Pain sensation involves many components — the pain receptors in the skin and other parts of the body that sense the initial stimulus, the neurons that process these signals, and the brain which interprets the signals.

To gain a better understanding of how we experience pain, a group of researchers from the University of Michigan and New York University developed a mathematical model of how pain signals are processed in the spinal cord.

Their results were published July 11 in PLOS Computational Biology.

Burish said what’s unique about their approach is that the researchers include multiple schools of thought — the gate theory of pain, molecular circadian mechanisms, and behavioral data on pain sensitivities — in their model, and try to “marry” the three.

In the gate control theory of pain, the signals for pain traveling along certain nerve fibers are inhibited by other nerve fibers. This keeps the neurons that send pain signals to the brain from firing all the time.

When a painful stimulus reaches a certain level, it overrides the inhibition and the “gate” opens. This activates neurons running to the brain — creating the experience of pain.

Some scientists have proposed that this normal balance of inhibition/excitation is thrown off in conditions like neuropathic pain.

Neuropathic pain is caused by conditions involving the brain, spinal cord, or nerve fibers. It may show up as burning, electric, or shooting pain. In these cases, even a nonpainful stimulus like putting on your socks can cause severe pain.

When the authors of the new study ran their model with normal inhibition or excitation of pain signals in the spinal cord, their results matched what is seen in experimental studies — including the daily fluctuations.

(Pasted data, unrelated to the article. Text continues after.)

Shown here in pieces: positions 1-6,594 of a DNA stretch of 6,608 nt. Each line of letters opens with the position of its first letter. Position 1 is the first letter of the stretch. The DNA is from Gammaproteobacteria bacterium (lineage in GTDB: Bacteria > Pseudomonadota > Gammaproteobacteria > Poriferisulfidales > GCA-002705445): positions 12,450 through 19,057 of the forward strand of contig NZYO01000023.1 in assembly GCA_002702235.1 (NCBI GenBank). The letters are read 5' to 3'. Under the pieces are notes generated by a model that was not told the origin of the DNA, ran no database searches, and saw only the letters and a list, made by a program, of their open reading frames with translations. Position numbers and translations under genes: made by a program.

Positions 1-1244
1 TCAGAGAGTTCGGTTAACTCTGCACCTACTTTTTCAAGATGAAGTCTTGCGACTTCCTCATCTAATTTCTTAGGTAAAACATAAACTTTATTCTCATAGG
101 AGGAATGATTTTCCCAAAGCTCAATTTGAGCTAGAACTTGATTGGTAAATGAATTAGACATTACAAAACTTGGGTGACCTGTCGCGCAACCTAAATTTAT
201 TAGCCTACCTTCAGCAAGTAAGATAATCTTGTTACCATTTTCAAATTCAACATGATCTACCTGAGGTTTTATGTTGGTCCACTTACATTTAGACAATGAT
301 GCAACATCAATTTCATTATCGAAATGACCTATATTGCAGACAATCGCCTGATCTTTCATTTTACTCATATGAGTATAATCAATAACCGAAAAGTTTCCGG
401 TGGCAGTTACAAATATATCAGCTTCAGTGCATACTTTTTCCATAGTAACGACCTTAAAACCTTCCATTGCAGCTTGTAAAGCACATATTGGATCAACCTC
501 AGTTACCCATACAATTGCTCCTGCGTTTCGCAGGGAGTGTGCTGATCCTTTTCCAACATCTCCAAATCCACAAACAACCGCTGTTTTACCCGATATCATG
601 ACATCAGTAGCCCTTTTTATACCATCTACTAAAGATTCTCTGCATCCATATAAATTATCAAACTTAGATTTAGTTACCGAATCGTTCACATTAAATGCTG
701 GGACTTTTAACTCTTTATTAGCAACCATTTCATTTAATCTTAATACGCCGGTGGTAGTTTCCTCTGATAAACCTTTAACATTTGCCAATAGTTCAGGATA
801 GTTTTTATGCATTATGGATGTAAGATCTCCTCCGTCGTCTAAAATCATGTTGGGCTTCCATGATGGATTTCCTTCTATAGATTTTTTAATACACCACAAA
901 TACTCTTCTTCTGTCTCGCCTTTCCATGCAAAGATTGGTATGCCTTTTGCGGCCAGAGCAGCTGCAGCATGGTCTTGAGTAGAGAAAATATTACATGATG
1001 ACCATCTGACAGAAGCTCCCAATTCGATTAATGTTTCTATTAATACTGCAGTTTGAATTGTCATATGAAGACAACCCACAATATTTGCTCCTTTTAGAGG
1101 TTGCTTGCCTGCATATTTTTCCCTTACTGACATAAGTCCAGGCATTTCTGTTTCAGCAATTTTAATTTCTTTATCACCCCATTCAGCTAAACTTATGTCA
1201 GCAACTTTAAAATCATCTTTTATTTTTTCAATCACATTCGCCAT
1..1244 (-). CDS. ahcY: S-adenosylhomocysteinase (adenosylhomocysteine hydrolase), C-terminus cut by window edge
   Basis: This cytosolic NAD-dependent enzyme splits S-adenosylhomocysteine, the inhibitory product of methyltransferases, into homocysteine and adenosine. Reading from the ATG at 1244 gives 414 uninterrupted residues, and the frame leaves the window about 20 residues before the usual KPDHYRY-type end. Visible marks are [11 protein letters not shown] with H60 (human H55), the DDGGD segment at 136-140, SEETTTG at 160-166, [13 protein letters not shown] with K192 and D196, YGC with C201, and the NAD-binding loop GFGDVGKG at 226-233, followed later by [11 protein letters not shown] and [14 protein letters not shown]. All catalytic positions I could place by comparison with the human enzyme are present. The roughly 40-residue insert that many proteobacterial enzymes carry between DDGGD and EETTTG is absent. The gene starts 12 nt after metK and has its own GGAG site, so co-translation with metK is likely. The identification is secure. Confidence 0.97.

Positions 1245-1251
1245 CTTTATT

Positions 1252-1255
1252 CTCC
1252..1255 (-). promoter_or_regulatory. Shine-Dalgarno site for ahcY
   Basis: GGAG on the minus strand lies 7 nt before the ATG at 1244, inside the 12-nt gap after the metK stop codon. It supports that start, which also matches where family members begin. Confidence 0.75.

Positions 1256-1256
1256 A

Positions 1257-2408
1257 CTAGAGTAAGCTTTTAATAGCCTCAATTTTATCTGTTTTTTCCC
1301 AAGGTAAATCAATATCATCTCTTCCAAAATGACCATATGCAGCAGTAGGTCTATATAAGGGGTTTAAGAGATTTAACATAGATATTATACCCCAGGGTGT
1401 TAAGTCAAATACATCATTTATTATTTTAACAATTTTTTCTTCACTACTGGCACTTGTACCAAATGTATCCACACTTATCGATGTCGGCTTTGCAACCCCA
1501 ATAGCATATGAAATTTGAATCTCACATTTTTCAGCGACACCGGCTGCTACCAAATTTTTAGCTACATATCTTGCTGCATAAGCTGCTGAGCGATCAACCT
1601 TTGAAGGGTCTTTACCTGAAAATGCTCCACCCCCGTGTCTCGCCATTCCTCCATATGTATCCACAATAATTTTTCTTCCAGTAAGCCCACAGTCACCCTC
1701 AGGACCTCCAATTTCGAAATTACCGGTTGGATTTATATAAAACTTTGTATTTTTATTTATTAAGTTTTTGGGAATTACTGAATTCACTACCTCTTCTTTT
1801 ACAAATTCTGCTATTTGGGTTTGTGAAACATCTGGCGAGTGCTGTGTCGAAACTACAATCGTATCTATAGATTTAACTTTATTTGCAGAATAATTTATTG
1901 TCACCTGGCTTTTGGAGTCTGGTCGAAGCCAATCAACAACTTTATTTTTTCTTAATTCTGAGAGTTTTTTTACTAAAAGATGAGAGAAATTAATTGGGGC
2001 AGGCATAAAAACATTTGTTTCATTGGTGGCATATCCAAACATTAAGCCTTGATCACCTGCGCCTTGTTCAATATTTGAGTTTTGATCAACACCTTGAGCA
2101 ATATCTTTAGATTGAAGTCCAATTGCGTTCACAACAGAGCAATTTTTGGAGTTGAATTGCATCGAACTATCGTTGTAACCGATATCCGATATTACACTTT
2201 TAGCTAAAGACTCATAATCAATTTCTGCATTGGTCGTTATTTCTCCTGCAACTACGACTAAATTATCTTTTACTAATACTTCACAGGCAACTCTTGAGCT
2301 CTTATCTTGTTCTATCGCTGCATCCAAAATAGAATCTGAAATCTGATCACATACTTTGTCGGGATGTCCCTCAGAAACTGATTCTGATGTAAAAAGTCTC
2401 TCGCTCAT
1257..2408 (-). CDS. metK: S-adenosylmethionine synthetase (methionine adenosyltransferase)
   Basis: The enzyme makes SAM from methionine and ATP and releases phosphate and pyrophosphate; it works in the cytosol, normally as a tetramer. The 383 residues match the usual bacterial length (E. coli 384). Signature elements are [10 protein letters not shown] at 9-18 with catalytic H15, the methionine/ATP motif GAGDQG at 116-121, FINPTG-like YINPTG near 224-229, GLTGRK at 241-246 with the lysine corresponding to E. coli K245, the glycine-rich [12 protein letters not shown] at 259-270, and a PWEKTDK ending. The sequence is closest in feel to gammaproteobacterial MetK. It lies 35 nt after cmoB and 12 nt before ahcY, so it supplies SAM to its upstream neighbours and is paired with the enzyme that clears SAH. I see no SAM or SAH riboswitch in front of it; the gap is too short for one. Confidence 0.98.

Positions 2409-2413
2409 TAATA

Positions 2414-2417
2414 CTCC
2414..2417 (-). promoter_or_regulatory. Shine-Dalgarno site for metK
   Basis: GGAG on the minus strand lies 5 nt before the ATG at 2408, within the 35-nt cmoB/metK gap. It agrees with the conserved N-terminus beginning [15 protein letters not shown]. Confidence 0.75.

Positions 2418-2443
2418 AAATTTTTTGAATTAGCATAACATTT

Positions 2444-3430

“They showed that heat pain, cold pain, and mechanical pain seem to have the same rhythm throughout the day,” said Nader Ghasemlou, PhD, an assistant professor and director of the Pain Chronobiology & Neuroimmunology Lab at Queen’s University, in Kingston, Ontario.

When they ran the model again with disrupted inhibition or excitation signals, their results matched what is seen in studies looking at the daily rhythms of neuropathic pain.

This research points the way toward a different way of treating pain, one that accounts of the daily fluctuations in pain.

This is known as chronotherapy, which Ghasemlou said, “is the easiest way of using circadian rhythms to our advantage.”

Patients are often given medications so the amount of drug in their blood remains above a certain level.

“Usually if a patient gets prescribed drugs, it’s going to be something like ‘take two pills in the morning, take two pills at night,’” said Ghasemlou.

But because their pain fluctuates throughout the day, they might do better with one pill in the morning and three at night.

This approach has been used with some success for rheumatoid arthritis. It has also been tested for non-pain conditions, such as with blood pressure medications or chemotherapy.

“By shifting the time at which the person receives the dose,” said Ghasemlou, “you can actually have a greater effect on the outcome.”